Sand eels - good enough for a puffin so why don't people want to eat them instead of grinding them up for fishmeal to feed to pigs asks our irate Ethical Foodie columnist
The Ethical Foodie: I'm in huff - big time
7th April, 2017
Ethical foodie columnist TIM MADDAMS points the finger at fishing practices which may tick the sustainable criteria boxes but which perpetuate an environmentally damaging broken food production system when you take into account the bigger picture
Just because the fishmeal is sustainable doesn't mean it's not part of a broken system. It's the worst kind of green wash, the type that allows you to think it's ok to spend your money on low welfare, environmentally damaging and highly unethical foods
Brace yourselves, I'm about to lose it. The MSC have recently certified three major small fish fisheries in the North Sea as ‘sustainable operations.' We are talking here about the harvest of small so-called "Low Value" species on industrial levels. The Science is sound. The thinking sadly, like in so many other areas within food and environment is fundamentally flawed, and frankly, smells a bit fishy. Before I go further, in mitigation of the sledging below, the MSC has worked closely with the Danish fleet to build a robust and fairly bullet proof sustainable future for the small species that they are landing - small in individual size, there is nothing small about the harvest - some 500,000 tonnes in total. That's more than double the total annual UK white fish landings, to give you an idea of scale.
Fine, ok, so the fishery is clean, robust and above all sustainable. Now, lets look beyond the fishery. Once this 500,000 tonnes of fish is landed, it's blast frozen and this tip top, hi grade, omega oil providing, precious life-giving amino-acid rich brain food protein supply is then shared around the world to people in need of a cheap source of high quality natural protein right? All over Europe, and the rest of the world, top restaurants are serving up bucket loads of this cheap and sustainably harvested super food... amazing! brilliant!...... But alas, it's a fantasy. This "perfect example" of well-managed modern industrial fishing is feeding greed, environmental disaster, low animal welfare and generating millions in profits for the few. I'm sounding a bit anti capitalist hippy here I know, stay with me.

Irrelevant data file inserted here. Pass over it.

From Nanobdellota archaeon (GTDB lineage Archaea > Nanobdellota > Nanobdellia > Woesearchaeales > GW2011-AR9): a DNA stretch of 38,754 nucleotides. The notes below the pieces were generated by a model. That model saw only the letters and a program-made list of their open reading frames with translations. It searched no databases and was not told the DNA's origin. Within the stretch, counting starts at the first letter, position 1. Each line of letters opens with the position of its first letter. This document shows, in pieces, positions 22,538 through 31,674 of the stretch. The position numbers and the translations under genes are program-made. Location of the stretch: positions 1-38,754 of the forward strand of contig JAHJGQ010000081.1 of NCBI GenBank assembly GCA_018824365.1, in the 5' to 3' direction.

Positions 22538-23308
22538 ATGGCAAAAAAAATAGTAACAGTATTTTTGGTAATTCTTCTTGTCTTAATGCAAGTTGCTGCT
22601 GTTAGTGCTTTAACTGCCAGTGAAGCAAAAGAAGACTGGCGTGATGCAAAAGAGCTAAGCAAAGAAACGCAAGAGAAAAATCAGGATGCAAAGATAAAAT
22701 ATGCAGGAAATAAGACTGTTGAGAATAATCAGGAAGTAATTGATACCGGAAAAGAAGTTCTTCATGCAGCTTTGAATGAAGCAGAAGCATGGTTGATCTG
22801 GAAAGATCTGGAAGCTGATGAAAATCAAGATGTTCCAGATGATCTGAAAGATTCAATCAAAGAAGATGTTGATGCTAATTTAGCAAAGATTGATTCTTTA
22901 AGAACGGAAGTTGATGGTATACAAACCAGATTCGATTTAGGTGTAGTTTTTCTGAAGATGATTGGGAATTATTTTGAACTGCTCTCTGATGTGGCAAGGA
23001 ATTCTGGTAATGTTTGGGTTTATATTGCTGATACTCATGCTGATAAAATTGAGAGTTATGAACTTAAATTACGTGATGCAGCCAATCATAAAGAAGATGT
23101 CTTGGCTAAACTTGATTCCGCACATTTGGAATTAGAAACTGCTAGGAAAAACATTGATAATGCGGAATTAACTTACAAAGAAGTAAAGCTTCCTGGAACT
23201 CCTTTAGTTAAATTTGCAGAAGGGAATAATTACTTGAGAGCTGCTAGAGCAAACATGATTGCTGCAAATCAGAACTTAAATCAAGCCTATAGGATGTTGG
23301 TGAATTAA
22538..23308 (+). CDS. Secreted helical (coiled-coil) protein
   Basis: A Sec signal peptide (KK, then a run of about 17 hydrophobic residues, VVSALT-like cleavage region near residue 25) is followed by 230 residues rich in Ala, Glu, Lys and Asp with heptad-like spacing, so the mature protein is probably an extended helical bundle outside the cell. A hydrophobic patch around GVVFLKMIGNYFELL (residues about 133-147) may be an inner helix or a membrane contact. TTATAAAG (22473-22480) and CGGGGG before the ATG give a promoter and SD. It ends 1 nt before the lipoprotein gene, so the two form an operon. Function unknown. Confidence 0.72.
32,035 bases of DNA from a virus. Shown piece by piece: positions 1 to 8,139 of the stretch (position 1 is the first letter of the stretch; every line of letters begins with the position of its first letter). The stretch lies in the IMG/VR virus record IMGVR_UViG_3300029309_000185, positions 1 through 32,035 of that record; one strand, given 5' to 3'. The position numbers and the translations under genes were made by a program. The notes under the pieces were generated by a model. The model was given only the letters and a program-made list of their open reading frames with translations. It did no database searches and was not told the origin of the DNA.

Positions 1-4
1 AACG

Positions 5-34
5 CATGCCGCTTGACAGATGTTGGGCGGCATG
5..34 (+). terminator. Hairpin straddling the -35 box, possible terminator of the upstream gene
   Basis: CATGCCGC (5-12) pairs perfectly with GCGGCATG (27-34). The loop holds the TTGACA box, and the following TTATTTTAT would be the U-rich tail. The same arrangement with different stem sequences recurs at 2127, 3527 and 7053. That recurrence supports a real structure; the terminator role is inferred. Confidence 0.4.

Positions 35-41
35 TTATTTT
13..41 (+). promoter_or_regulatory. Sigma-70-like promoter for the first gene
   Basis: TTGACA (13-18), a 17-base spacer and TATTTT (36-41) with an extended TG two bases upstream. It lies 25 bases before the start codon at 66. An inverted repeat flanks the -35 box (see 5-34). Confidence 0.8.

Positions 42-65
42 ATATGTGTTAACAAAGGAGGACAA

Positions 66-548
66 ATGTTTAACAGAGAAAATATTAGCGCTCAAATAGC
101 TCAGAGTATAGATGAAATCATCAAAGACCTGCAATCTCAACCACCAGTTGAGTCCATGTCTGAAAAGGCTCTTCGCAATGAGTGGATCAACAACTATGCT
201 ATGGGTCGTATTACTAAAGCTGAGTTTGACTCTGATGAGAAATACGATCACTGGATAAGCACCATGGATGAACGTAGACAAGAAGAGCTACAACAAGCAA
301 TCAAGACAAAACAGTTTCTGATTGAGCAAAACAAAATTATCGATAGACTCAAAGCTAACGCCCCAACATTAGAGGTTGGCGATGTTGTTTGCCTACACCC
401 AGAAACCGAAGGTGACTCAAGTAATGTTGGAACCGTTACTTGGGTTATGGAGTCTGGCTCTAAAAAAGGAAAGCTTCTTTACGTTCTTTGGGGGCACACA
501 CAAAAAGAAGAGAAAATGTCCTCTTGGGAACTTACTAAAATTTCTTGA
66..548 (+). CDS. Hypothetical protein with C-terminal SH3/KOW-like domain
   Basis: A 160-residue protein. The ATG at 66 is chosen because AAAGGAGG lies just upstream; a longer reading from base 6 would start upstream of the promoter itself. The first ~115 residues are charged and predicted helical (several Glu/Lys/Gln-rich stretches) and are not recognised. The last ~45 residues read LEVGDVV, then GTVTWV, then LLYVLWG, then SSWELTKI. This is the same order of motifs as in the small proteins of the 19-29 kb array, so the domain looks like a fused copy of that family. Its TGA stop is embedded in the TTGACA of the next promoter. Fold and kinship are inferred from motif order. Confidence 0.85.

This precious resource is only subject to good management until it's landed. After that, it becomes just another commodity and in this case highlights for me the very worst of food culture malpractice. The main use for these perfectly human-edible, tasty and above all sustainable and super nutritious catch is... fishmeal.
These small oily fish, this natural gold dust, is rendered into powder form and then used as additives. Some, tip top grade oils will be extracted along the way to go into dietary supplements - ironically - for human consumption but the vast majority of the tonnage will go into feed for animals for people to eat. Pigs are often (in intensive rearing units) fed a "tiny" percentage of this fishmeal in a pellet made of soya and cereals and plant oils at the very early stages of life so that the piglets can be weaned 14 days earlier than if they had been left suckling on the sow. The fishmeal replaces the essential amino acids in the mother's milk. The pig industry - interestingly very much centred in Denmark - will tell you this is a good thing as it makes life easier for the mother sow. What they actually mean is that they can get her back into farrow sooner so she can get on with gestating the next batch of piglets. ASAP.
The biggest consumer though, of fishmeal, is aquaculture. We are talking fish farming here and yes, farming cold blooded creatures such as fish is FAR more efficient than farming warm blooded animals as they don't waste precious energy keeping warm, they just get bigger. We are talking salmon here, mostly, and salmon farming is one of the worst culprits of environmental pollution within food production, although it has cleaned up its act quite rapidly of late.